The program’s timeliness — considering recent term limit issues — also appeals to Lowrey, who is on the board of the Ohio Small Business Council. Having a solid voice for business owners will become more important, she says, as turnover increases in the state legislature.

As of late last year, Wiberg had used the GROW program to partner with 22 local chambers around the state. Through their members and state chamber members, he’s able to access nearly 600 owners of small businesses — defined as those with 400 or fewer employees — to bring their views to legislators and regulators.

“It’s just like everything in life,” Lowrey says. “You don’t really understand how to make a difference or how to make an impact until you talk to somebody else and you understand they have the same experience. Once you organize and you cooperate, then you’re actually able to do something about it.”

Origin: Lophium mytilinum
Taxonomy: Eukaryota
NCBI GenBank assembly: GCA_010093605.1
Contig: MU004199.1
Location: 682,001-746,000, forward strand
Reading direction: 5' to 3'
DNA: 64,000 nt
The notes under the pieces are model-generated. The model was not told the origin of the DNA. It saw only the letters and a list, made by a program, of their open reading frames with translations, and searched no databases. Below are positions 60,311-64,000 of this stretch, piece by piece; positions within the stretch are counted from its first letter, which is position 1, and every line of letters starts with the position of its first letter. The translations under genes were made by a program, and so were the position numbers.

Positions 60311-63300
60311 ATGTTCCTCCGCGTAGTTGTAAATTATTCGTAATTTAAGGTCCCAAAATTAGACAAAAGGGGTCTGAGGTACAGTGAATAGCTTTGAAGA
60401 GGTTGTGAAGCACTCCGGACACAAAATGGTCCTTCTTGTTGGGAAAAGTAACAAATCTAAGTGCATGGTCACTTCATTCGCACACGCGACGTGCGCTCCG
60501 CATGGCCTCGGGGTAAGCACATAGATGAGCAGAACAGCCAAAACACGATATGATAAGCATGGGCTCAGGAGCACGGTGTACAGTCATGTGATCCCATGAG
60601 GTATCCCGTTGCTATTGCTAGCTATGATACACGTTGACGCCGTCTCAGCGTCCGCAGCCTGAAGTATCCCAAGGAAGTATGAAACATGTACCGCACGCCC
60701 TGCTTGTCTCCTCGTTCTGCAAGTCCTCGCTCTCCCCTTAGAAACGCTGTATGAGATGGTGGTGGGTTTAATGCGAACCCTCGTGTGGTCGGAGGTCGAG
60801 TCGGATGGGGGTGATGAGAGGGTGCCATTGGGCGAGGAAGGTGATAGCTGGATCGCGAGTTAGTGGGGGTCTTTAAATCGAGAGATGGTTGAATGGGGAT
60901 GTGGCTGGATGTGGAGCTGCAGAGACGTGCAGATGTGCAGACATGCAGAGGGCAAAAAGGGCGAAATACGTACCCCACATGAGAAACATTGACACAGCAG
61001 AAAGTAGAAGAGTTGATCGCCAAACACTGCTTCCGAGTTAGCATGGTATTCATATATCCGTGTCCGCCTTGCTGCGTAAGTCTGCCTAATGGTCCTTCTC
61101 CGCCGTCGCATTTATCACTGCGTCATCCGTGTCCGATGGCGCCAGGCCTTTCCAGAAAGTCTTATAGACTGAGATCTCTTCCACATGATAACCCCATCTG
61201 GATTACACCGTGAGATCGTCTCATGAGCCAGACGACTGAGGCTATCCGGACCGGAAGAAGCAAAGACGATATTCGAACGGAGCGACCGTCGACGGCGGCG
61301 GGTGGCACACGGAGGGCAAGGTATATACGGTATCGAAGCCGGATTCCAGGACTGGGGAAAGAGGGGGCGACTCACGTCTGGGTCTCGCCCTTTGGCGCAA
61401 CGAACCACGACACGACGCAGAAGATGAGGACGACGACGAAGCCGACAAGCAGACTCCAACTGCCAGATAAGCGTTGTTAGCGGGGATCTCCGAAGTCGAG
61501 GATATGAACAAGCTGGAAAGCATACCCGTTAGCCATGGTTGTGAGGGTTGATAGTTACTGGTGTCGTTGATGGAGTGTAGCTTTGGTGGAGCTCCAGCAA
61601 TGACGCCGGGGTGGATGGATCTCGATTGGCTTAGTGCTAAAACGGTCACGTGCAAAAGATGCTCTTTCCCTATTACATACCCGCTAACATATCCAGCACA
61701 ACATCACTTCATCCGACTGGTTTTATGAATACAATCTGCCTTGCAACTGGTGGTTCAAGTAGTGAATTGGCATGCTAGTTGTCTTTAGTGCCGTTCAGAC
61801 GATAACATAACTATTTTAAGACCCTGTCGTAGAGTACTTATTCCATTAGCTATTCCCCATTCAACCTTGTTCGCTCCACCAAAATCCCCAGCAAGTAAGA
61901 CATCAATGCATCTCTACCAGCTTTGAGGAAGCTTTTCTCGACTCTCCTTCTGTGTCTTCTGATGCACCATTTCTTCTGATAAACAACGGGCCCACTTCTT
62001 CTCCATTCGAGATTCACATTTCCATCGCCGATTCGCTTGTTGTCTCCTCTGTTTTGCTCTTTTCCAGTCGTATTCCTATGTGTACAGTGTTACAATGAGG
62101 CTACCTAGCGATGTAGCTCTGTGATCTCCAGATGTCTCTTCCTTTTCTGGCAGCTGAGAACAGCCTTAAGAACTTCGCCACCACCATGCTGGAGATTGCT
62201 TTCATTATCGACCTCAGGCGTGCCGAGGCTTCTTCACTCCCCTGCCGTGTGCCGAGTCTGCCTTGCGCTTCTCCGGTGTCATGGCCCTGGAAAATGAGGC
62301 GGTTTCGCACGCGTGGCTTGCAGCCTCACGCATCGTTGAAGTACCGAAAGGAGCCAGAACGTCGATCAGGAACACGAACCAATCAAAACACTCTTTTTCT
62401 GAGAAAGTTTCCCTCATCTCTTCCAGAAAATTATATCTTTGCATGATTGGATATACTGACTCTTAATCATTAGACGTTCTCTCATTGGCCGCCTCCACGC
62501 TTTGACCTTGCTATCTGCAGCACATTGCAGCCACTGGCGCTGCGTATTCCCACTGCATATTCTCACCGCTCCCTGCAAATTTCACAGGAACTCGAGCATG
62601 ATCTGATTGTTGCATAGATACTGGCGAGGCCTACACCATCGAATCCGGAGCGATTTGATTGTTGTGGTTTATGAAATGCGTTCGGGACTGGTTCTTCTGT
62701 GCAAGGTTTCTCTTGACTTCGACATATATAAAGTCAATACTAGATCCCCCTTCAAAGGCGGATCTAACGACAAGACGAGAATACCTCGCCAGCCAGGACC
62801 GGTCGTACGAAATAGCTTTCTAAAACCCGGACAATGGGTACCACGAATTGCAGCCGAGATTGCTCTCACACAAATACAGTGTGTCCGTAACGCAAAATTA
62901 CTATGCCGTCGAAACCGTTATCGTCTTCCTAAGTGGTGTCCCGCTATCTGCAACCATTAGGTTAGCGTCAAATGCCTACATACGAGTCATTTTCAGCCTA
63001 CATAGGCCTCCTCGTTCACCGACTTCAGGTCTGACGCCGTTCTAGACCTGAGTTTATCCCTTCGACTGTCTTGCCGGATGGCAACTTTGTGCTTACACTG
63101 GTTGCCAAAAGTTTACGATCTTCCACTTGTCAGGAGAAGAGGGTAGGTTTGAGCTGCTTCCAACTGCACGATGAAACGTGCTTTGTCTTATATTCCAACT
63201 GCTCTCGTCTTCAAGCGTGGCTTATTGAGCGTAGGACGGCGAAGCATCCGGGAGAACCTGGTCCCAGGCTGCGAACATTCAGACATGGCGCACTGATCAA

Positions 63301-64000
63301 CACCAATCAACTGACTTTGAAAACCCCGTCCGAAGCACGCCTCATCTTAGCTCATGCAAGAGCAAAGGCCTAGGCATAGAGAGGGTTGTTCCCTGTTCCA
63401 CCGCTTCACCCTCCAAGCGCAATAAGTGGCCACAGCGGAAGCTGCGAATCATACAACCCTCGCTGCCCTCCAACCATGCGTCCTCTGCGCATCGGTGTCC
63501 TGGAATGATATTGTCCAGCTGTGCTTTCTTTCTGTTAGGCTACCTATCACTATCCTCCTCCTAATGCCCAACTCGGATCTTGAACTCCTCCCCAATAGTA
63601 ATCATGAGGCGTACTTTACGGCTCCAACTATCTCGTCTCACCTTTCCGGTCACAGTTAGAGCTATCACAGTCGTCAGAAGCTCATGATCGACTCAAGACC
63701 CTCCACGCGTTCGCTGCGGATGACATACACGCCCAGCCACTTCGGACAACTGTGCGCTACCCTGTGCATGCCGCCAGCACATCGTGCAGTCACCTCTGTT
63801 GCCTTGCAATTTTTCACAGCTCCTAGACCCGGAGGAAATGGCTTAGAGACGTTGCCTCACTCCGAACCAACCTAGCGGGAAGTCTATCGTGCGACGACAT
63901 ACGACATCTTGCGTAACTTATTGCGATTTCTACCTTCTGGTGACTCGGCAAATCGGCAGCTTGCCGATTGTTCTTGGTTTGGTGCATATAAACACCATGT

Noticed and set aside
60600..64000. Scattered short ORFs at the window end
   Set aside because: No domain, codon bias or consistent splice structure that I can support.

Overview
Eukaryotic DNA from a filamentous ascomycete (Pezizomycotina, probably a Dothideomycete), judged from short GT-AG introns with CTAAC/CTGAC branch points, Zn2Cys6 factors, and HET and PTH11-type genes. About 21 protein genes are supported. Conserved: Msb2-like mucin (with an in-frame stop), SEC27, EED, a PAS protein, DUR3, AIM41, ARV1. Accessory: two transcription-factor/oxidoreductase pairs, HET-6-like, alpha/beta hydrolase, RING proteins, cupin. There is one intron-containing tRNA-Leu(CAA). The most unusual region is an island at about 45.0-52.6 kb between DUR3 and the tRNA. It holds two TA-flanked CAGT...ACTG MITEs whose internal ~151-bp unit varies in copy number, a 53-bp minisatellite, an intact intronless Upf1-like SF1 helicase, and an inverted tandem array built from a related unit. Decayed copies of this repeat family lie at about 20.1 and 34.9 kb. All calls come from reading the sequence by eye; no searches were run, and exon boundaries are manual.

To encourage implementation of a GROW partnership in your area, contact your local chamber. For more information about GROW, contact Wiberg at bwiberg@ohiochamber.com or (800) 622-1893.

At the ‘Crossroads’

A symbol of the past, present and future roles of commerce in Ohio, as depicted in a 16-foot sculpture constructed of materials processed by Ohio manufacturers, now stands in front of the Ohio Chamber of Commerce’s downtown Columbus headquarters.

Columbus designer/sculptor Stephen Canneto created the vision of the past by using Ohio limestone for the foundation and a bronze sail shape. The aluminum open-wire frame represents the rise of modern technology, like a computer-aided drawing. A stainless steel hemisphere at the top opens partly to reveal green glass that is lit at night, “like a seed breaking open, capturing the energy of light and the promise of our future,” Canneto says.